BIO-Carbon Research Programme – Research Biological Influence on Future Ocean Storage of Carbon

Closing Date: 23/03/2022

Grant funding to increase knowledge of the role of marine life in ocean carbon storage through modelling, analyses of existing data or laboratory work focused on specific gaps in understanding.

The Natural Environment Research Council (NERC) has launched the BIO-Carbon Research Programme – Research Biological Influence on Future Ocean Storage of Carbon funding call. The aim is to provide new understanding of the role of marine life in ocean carbon storage to help inform future predictions of such carbon storage.

Huge amounts of carbon dioxide (CO2) are stored in the ocean, which would otherwise be in the atmosphere. The ocean takes up 20% to 30% of anthropogenic carbon dioxide emissions, holding 50 times the total amount of carbon present in the atmosphere. However, the ocean’s ability to store carbon is sensitive to climate change. Marine organisms play a critical role in the carbon storage process, but emerging evidence indicates that climate models are not fully accounting for their impact. This undermines carbon policies, such as national net zero targets.

The biological influence on future ocean storage of carbon (BIO-Carbon) research programme is designed to produce a new understanding of biological processes. It will provide robust predictions of future ocean carbon storage in a changing climate.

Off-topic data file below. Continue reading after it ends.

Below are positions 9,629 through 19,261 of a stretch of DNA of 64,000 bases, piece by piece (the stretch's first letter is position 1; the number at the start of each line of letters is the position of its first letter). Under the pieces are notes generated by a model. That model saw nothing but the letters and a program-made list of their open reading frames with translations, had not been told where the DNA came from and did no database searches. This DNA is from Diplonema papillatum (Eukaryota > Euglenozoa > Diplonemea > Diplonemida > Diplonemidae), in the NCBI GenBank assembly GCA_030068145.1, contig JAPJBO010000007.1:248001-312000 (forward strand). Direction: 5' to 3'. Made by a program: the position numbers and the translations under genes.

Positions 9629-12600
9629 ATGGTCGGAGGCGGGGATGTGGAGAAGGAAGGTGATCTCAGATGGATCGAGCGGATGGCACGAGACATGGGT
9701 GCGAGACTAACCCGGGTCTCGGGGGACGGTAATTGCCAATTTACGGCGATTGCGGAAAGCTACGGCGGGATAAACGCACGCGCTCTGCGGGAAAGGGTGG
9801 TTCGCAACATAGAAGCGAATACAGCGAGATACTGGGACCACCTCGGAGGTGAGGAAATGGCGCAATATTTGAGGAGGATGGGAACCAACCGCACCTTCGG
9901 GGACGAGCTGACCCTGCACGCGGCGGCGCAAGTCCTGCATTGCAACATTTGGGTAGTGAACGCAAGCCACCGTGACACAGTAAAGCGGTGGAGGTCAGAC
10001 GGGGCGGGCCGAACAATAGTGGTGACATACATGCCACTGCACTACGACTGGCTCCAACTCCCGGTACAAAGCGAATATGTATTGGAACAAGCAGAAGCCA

The World Climate Research Programme (WCRP), which coordinates climate research internationally and is sponsored by UN organisations, has expressed its greatest priorities as three questions. This programme will address two of those questions:

  • What biological and abiological processes drive and control ocean carbon storage?
  • Can and will climate-carbon feedbacks amplify climate changes over the twenty-first century?

There are three interlinked programme challenges, which will address three aspects of biological influence:

  • Challenge one: How does marine life affect the potential for seawater to absorb CO2, and how will this change?
  • Challenge two: How will the rate at which marine life converts dissolved CO2 into organic carbon change?
  • Challenge three: How will climate change-induced shifts in respiration by the marine ecosystem affect the future ocean storage of carbon?

The funding available will enable applicants to address any of the programme’s three challenges, or a combination of them. This can be done through new modelling, analyses of existing data or laboratory work focused on specific gaps in the understanding of globally significant ocean carbon storage processes. By encapsulating new knowledge in a robust modelling framework, it will examine the resulting feedback on future predictions for how global ocean carbon storage may change.

BIO-Carbon seeks to highlight the importance of international waters to discussions on carbon policy. All BIO-Carbon projects are therefore required to focus research on processes that are globally relevant, in waters: within the open ocean water column that regulate carbon storage; beyond the continental shelf break; where the seafloor is typically at a depth greater than 1,000m.

Funding body Natural Environment Research Council (NERC)
Maximum value £250,000
Reference ID S23513
Category Engineering and Physical Sciences
Biotechnology and Biology
Natural Environment
Fund or call Fund